The world of IoT is moving fast. Here are five stories from the past week you may have missed.
Talking Turkey (and IoT)
Will you join family or friends for Thanksgiving? You might be asked to explain IoT.
To keep the party lively, here are some Thanksgiving-related gadgets you can mention. Start with June, a connected oven that lets you control your baking and view your food from a smartphone. Pretty neat!
If any family or friends own a Crock-Pot, then the “Crock-Pot Smart Slow Cooker” might be the thing to cook that turkey (or Tofurky). It comes with a companion application for your smartphone to adjust time, temperature, and other factors.
And when they tire of hearing you prattle on about the IoT, you can wrap things up by recommending—at least for the older folks—an IoT hearing aid that includes an all-in-one wireless Bluetooth microphone and headset.
ELVIS for IoT Lives!
Ready to breadboard your latest IoT idea? Then you’ll need the ELVIS III all-in-one electronics lab from @NIglobal. My colleague and senior tech editor Bill Wong (@AltEmbedded) reviews the prototyping marvel for @ElectronicDesgn.
The Engineering Laboratory Virtual Instrumentation Suite (or ELVIS) III has a rugged base that hides the guts of a CompactRIO that runs NI’s LabVIEW graphical programming environment. CompactRIO is essentially a PC with an FPGA optimized for control, test, and measurement chores. The complexity is hidden by LabVIEW software.
Data Broking or Brokering?
According to @EETimes, one of the latest additions to this list is data broking. Yes, broking, not brokering. Regardless of the spelling, broking refers to the buying and selling of IoT data. By 2023, Gartner predicts that it will become an essential part of many IoT systems. Organizations will need to understand the risks and opportunities related to data broking to set IT policies required in this area.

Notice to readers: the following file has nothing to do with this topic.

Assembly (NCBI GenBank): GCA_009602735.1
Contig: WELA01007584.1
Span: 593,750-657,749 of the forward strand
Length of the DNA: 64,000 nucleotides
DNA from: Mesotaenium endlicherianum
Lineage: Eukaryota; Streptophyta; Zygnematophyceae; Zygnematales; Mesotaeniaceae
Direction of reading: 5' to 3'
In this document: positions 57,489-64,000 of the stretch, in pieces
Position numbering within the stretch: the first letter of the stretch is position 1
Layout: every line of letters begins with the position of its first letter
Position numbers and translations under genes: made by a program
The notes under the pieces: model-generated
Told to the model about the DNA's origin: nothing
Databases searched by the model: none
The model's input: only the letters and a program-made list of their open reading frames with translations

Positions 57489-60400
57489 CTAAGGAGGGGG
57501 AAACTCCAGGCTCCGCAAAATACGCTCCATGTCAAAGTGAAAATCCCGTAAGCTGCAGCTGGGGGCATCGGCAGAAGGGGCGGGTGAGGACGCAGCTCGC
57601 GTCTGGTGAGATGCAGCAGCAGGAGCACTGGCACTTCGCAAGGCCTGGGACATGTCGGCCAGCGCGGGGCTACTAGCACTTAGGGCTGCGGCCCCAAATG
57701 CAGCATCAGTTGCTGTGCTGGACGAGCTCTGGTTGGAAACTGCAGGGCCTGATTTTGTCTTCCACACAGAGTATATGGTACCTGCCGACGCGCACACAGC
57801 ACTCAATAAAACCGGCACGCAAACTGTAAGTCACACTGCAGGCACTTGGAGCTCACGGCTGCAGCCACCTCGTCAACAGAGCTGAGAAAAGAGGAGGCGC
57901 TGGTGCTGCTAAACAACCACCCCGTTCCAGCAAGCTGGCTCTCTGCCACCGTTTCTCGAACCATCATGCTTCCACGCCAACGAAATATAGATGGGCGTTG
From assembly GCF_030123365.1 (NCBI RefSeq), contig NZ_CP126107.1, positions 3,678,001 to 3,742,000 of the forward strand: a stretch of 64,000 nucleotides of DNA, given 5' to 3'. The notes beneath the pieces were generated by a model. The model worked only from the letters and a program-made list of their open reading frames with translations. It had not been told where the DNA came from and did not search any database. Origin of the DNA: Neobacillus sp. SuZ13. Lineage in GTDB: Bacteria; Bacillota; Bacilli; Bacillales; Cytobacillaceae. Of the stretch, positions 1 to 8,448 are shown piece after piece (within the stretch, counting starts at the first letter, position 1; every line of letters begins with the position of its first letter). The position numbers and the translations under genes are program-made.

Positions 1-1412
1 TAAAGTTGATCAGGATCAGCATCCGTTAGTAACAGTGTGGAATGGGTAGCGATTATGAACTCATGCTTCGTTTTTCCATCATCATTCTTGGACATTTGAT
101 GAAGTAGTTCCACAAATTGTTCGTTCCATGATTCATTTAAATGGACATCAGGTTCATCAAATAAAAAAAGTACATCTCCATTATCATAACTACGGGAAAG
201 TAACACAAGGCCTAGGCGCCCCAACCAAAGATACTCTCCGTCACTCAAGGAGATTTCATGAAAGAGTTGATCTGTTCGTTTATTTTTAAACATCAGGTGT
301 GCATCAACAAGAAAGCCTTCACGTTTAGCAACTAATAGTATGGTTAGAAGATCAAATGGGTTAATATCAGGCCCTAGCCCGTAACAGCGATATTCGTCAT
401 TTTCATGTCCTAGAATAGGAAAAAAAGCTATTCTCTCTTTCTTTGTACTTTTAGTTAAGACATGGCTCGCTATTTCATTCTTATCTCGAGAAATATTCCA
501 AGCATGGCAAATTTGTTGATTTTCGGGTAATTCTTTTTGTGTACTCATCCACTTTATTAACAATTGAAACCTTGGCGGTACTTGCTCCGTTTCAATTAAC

(Fun fact: Some see broking as an up-and-coming term, especially in light of the exploits of Mr. Madoff and his investment shenanigans.)
Systems Engineering Meets the IoT
Ever wonder how companies that engage in IoT systems development will handle all of the design complexity issues—from time constraints and low costs to hardware-software integration, connectivity, and data partitioning? The answer is with a system-of-systems (SoS) engineering approach.
As much as IoT will need the SoS multidisciplinary and multi-domain techniques, SoS will also be forever changed by the engineering realities of IoT. The key lesson is that the same approaches used to build spaceships and aircraft carriers must be tailored to meet the unique technologies and engineering skills of this generation. Check out the UC-Irvine webcast to learn more: “IoT Competency Needs Will Forever Change Systems Engineering”.
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